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Area native gets prime job for inaugural parade


As a member of the Army’s elite ceremonial regiment, Staff Sgt. Brock Cummins winds up on TV all the time — at least his mom thinks he does.

“They all kind of look the same from a distance,” confessed Jenny Cummins, a Jamestown resident.

But on Monday, the 2002 graduate of Greeneview High School in Jamestown will get his best shot yet at a close-up when he provides commentary for CBS during President Barack Obama’s inaugural parade.

Brock Cummins, a 29-year-old veteran of two tours in Iraq, has been assigned to talk about his unit, the Army’s fabled Old Guard, as they pass by the presidential reviewing stand.

“To commentate on CBS about the Old Guard is an honor,” he said Friday. “I’m representing the honor guard to the nation on TV.”

When she found out what her son would be doing for Monday’s presidential inauguration, Jenny Cummins was less reserved.

“I squealed,” she said. “That’s a tremendous, high honor.”

Jenny Cummins admittedly is more nervous than her son.

“The Army does one thing well,” Brock Cummins explained, “and that’s prepare.”

He’s been prepped on what to say and what not to say.

Brock Cummins still isn’t sure, however, whether he’ll actually be on camera, which is nothing new.

“I’m not always seen on TV,” he said, “but I’m always heard.”

As a squad leader in the Old Guard, he calls for his men to present arms for arriving dignitaries in the nation’s capital. When they’re needed for a 21-gun salute, he gives the firing commands.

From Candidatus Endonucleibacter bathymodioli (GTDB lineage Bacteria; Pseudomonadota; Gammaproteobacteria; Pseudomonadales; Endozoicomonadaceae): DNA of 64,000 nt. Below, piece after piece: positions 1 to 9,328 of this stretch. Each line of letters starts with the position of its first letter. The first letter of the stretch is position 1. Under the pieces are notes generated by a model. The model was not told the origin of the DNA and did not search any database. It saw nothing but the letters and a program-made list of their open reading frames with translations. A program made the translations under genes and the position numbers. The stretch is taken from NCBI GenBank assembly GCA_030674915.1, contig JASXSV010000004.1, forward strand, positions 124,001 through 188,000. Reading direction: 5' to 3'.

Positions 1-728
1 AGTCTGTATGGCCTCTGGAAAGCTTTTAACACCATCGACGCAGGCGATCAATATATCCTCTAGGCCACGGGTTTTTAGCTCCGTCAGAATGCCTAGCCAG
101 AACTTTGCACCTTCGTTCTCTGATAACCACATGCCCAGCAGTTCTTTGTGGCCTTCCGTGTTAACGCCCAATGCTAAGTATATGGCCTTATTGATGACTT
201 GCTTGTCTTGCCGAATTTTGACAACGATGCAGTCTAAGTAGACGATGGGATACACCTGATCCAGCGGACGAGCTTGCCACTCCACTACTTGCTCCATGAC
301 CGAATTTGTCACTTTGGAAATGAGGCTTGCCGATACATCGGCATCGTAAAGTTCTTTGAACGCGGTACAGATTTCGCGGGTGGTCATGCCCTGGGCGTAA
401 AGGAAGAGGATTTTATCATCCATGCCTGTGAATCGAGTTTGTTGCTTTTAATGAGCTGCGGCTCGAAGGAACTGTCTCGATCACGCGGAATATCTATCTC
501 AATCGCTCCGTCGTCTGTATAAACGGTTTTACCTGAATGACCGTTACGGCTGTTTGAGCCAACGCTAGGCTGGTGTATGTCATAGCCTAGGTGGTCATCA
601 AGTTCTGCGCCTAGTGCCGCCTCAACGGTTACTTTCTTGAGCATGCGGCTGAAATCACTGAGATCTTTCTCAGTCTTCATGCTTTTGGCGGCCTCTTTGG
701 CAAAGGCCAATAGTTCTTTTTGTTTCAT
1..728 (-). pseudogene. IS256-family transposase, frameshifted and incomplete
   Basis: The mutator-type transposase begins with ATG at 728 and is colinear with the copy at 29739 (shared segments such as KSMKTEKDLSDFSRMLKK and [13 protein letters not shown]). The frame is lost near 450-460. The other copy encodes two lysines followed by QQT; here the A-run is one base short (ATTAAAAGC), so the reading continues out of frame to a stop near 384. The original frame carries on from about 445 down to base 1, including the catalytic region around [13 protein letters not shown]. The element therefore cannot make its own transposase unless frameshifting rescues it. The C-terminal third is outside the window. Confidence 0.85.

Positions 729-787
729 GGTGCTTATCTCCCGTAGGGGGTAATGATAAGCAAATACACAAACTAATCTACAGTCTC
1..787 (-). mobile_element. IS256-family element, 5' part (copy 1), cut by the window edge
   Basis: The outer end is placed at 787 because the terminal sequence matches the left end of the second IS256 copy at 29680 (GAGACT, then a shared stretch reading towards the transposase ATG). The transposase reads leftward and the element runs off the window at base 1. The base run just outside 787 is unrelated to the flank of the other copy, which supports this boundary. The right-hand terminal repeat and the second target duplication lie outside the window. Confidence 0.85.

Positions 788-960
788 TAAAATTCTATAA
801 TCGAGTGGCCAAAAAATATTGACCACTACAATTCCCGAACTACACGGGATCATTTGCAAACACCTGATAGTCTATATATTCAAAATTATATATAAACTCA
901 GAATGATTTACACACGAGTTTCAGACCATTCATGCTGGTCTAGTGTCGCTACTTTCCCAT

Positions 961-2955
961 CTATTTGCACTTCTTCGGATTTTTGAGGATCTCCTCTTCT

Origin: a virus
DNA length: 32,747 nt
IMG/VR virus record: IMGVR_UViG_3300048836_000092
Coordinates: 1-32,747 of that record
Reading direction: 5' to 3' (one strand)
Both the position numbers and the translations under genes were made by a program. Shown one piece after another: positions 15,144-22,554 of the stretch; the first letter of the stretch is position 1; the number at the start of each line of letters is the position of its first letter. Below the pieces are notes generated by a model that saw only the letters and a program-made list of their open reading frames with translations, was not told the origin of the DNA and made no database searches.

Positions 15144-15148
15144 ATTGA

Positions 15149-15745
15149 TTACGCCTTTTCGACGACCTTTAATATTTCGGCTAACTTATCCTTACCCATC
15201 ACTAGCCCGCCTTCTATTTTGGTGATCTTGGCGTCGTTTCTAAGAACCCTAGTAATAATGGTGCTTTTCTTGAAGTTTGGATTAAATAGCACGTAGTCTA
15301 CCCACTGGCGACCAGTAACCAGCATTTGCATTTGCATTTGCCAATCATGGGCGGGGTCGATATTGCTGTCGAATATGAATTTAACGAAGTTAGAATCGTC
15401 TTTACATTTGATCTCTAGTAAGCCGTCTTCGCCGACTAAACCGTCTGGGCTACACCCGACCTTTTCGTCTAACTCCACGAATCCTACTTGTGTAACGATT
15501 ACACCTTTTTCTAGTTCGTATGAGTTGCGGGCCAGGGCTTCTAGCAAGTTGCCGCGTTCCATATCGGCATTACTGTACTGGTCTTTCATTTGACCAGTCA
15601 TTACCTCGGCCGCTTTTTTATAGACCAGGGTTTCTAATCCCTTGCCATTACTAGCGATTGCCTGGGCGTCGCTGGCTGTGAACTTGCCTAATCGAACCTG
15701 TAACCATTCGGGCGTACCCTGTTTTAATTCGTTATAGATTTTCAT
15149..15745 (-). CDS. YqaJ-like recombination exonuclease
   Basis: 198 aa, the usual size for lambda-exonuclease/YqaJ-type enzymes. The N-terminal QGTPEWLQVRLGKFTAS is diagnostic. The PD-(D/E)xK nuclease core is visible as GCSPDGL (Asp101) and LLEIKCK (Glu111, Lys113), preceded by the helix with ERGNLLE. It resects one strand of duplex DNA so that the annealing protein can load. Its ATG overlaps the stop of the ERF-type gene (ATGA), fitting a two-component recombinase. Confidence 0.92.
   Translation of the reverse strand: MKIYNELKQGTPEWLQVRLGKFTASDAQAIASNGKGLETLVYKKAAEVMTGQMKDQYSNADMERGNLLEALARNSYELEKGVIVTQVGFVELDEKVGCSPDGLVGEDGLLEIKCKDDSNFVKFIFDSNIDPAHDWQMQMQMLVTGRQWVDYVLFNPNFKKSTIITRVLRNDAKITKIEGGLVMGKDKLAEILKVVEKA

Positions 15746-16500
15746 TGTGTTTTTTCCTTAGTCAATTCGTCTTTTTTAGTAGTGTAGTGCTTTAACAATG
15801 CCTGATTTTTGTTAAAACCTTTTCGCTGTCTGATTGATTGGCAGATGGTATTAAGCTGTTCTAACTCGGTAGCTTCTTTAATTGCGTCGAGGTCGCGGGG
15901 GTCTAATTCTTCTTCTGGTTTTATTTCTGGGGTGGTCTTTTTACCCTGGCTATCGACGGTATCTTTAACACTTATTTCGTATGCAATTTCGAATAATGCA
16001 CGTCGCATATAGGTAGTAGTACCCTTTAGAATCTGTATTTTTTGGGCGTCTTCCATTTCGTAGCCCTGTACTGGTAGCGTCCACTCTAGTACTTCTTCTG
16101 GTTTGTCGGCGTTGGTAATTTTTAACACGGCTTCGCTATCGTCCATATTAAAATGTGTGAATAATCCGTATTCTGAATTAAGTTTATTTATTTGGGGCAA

“That level of prestige and honor appealed to me,” he said. “You have to want to be here.”

Since being selected to the Old Guard in 2010, Brock Cummins has participated in close to 600 funerals in Arlington National Cemetery.

The Old Guard — the Army’s oldest active-duty infantry unit — also keeps 24-hour vigil at the Tomb of the Unknowns, although Cummins called those soldiers a select group inside a select group.

Just becoming a member of the Old Guard is difficult enough.

Recruiting information states that a male candidate must be 5 feet, 10 inches or taller. A female must be 5 feet, 6 inches or taller. Both must “present a sound military appearance in uniform.”

“You have to carry yourself a certain way,” he said.

Naturally, he’s excited to be participating in a presidential inauguration.

“We get a front row seat to this stuff,” he said, “and it’s awesome.”


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